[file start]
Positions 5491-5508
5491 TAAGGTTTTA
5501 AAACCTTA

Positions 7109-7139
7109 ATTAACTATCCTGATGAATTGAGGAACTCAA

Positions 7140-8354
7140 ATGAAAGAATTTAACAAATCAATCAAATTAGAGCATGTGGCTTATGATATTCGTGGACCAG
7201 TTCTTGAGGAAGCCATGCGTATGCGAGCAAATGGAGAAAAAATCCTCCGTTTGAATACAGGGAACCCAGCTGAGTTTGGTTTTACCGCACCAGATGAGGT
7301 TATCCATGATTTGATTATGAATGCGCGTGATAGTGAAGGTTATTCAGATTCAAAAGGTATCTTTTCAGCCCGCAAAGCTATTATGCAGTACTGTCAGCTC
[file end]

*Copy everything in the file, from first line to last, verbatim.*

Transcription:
Positions 5491-5508
5491 TAAGGTTTTA
5501 AAACCTTA

Positions 7109-7139
7109 ATTAACTATCCTGATGAATTGAGGAACTCAA

Positions 7140-8354
7140 ATGAAAGAATTTAACAAATCAATCAAATTAGAGCATGTGGCTTATGATATTCGTGGACCAG
7201 TTCTTGAGGAAGCCATGCGTATGCGAGCAAATGGAGAAAAAATCCTCCGTTTGAATACAGGGAACCCAGCTGAGTTTGGTTTTACCGCACCAGATGAGGT
7301 TATCCATGATTTGATTATGAATGCGCGTGATAGTGAAGGTTATTCAGATTCAAAAGGTATCTTTTCAGCCCGCAAAGCTATTATGCAGTACTGTCAGCTC